It would also seem that this panel is also not bound by reasonable argument or the elementary rules of logic but is free to skewer anyone not espousing and proclaiming politically correct views.
Darren Lund, the complainant, said that Boissoin’s words in his 2002 letter to the Red Deer Advocate were hateful, and furthermore, an assault on a gay teenager three weeks later could be connected to them. No proof of either was presented.
Lori Andreachuk, the chairperson of the tribunal, agreed that his words were “likely” to expose gays, “a vulnerable” group to hatred due to their sexual orientation. No court in the land would connect the letter and the assault but this silly tribunal did.
Andreachuk acknowledged, “In this case, there is no specific individual who can be compensated as there is no direct victim who has come forward.”
However, she also wrote: “Dr. Lund, although not a direct victim, did expend considerable time and energy and suffered ridicule and harassment as a result of his complaint. The panel finds therefore that he is entitled to some compensation.” One might ask on what grounds?
She concluded that Boissoin “shall pay to Dr. Lund an award for damages, jointly and severally, in the amount of $5,000.” Lund wasn’t the victim of any kind of discrimination and yet he is handsomely paid and, subsequently, was feted as Gay Pride Parade marshall in Calgary.
The tribunal effectively stripped Boissoin of his right to freedom of speech. “Mr. Boissoin . . . shall cease publishing in newspapers, by email, on the radio, in public speeches, or on the Internet, in future, disparaging remarks about gays and homosexuals.”
What is meant by “disparaging”? This is tantamount to ruling out honest debate and a plurality of views in the public sphere lest someone be offended by a differing viewpoint.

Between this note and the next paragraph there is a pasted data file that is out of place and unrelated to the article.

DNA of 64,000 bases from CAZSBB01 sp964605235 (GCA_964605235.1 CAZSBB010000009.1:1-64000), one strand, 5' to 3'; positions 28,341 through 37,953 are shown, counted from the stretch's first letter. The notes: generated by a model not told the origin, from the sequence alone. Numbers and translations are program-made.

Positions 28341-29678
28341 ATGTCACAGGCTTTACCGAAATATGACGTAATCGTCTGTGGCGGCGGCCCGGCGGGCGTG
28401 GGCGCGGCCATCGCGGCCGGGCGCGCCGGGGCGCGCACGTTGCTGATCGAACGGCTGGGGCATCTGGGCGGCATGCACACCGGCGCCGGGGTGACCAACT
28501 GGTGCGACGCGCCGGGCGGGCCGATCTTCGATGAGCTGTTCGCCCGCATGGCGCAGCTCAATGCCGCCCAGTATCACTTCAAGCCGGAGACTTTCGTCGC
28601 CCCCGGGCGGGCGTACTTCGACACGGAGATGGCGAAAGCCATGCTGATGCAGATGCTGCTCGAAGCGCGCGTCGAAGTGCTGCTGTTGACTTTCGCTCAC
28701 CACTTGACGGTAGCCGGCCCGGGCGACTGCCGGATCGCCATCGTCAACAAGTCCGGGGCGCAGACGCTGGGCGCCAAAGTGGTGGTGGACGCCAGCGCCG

The tribunal decided to extract a further pound of flesh by way of public humiliation. “Mr. Boissoin and The Concerned Christian Coalition Inc. provide Dr. Lund with a written apology for the article in the Red Deer Advocate which was the subject of this complaint.” What happens if Lund is not satisfied with the apology?
Mr. Premier, we have talked enough about the inadequate provisions of and appointment to the Alberta Human Rights Tribunals. It is time to repeal Section 3(1)(b) of the Alberta Human Rights Act and to protect the rights of religious freedom. Every person has the right to make public statements and participate in public debate on religious grounds.
(Editor’s Note: Section 3(1)(b) of the Alberta Human Rights Act states, “No person shall publish, issue or display or cause to be published, issued or displayed before the public any statement, publication, notice, sign, symbol, emblem or other representation that is likely to expose a person or a class of persons to hatred or contempt because of the race, religious beliefs, colour, gender, physical disability, mental disability, age, ancestry, place of origin, marital status, source of income or family status of that person or class of persons.”) (Source)